If your studio doesn’t have formal, documented brand guidelines for voice and tone, a good outsourcing partner can tap into the studio’s aspirations to tease them out, with the goal of bringing your culture to the forefront of each customer interaction.

Processes: Intention builds culture

Beyond language, culture is also highly linked to organizational processes.

In some cases, too many processes can lead to something called organizational drag — needless interactions and bureaucracy within a company that slow down productivity. When the drag, well, drags on, it undeniably affects culture by making accomplishing things harder than necessary.

Some companies are trying to fend off organizational drag by drawing on values and culture to define ideal outcomes. For example, Netflix’s expense policy is five words long: “Act in Netflix’s best interest.” And Noskeau points to Pixar, which has built its culture around the adage, “All for one and one for all.”

“Culture comes from values,” he adds. “You’ve got to try and train people around values and to make decisions based on them rather than blindly following a process.”

Noskeau suggests that organizations recognize the constant evolution of culture by revisiting values yearly to see what’s changed, and then analyzing their company’s business processes through their filter of values. This exercise is especially important when working with a player support partner. “In gaming, everything is different from one day to the next,” says Noskeau. “So you want that partner to be an active participant in what’s going on day-to-day.”

Through reflection and analysis, you can identify inefficiencies in current processes and make changes that get you closer to the culture you aspire toward.

Environment: Immersing player support team members

Work environments are reflective of culture, especially in gaming.

For many games companies, particularly big-name studios, their spaces often incorporate design elements plucked directly from their key titles. For example, the reception of Ubisoft’s Düsseldorf office greets employees and visitors with a life-sized rabbit-like creature from its Rabbids series. At Activision Blizzard, a large-scale orc statue from its World of Warcraft game stands tall outside the building. These design elements set the tone for the environment and help perpetuate brand affinity.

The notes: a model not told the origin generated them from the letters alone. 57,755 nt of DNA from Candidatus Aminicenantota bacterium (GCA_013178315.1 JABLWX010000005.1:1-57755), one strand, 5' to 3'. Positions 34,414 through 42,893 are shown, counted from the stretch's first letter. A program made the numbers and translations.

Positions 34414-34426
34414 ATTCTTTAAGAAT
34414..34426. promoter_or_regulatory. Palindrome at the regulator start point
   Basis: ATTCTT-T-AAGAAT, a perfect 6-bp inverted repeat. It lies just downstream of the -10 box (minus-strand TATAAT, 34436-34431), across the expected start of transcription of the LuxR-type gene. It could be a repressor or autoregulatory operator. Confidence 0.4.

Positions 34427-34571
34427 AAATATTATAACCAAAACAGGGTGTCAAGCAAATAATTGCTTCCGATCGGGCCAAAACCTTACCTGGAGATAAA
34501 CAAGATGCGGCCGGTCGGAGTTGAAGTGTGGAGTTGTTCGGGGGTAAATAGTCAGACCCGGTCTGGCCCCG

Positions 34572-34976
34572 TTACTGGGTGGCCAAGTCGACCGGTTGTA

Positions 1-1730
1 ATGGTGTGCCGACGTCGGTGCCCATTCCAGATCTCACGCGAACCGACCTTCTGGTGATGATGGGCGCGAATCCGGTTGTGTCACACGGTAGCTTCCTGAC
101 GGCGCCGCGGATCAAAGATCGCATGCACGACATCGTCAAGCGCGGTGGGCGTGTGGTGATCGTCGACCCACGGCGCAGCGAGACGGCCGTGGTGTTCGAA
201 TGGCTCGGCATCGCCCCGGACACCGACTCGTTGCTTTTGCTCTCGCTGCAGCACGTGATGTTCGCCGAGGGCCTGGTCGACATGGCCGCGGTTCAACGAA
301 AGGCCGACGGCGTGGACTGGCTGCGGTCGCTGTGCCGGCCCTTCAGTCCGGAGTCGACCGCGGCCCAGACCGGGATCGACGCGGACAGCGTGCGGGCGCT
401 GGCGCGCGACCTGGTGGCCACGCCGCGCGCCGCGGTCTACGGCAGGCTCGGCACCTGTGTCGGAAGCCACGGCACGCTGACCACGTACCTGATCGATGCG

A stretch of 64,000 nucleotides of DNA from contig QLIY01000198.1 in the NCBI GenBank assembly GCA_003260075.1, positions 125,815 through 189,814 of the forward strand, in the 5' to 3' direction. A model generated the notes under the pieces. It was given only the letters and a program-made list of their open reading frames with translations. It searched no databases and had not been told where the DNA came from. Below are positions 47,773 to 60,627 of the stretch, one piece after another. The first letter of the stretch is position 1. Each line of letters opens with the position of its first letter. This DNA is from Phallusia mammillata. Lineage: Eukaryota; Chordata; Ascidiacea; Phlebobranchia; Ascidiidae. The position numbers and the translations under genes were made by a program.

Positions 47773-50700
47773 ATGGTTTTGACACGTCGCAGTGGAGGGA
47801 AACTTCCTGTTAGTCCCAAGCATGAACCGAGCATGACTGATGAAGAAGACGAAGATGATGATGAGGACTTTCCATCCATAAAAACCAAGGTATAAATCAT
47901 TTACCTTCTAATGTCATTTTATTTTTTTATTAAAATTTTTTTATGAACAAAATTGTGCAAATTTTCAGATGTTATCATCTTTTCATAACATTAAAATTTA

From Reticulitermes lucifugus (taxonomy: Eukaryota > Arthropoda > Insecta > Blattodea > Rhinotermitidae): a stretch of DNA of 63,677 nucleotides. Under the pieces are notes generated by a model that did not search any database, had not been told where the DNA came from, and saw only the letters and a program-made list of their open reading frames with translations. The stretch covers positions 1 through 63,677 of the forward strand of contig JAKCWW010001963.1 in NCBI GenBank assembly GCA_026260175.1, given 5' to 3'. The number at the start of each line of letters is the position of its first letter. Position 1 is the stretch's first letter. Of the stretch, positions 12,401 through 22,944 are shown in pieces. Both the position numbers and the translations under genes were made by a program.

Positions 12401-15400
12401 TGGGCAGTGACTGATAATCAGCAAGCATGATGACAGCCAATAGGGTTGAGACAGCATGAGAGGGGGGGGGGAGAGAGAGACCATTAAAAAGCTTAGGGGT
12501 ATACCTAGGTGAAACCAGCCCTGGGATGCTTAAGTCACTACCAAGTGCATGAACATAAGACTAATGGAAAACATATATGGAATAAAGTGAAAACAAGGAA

For outsourcing partners, Noskeau says it’s common practice to create a designated environment for player support team members to immerse themselves in the brands they’re representing. But, he cautions, there’s more to it than just creating a physical environment for agents that looks and feels like the companies they’re representing.

The people representing your studio need to embody the same values and behaviors — which starts with hiring, but continues on into the environment you create for them. Culture is brought to life in what people do and say, and it’s vital that these things are the subject of critical thought, says Noskeau. Of course, an extension of the environment you create involves deepening their understanding of the industry, titles and their players. This could mean bringing agents to an esports event or a games launch. Finally, it’s also important to make sure agents have plenty of time to play the games while at work and get to know the products.

By focusing on language, processes and environment, games companies can ensure culture transfer goes smoothly when working with an outside team. The right player support partner will not only understand the value of your culture, but will have the capabilities to replicate, sustain and even enhance it.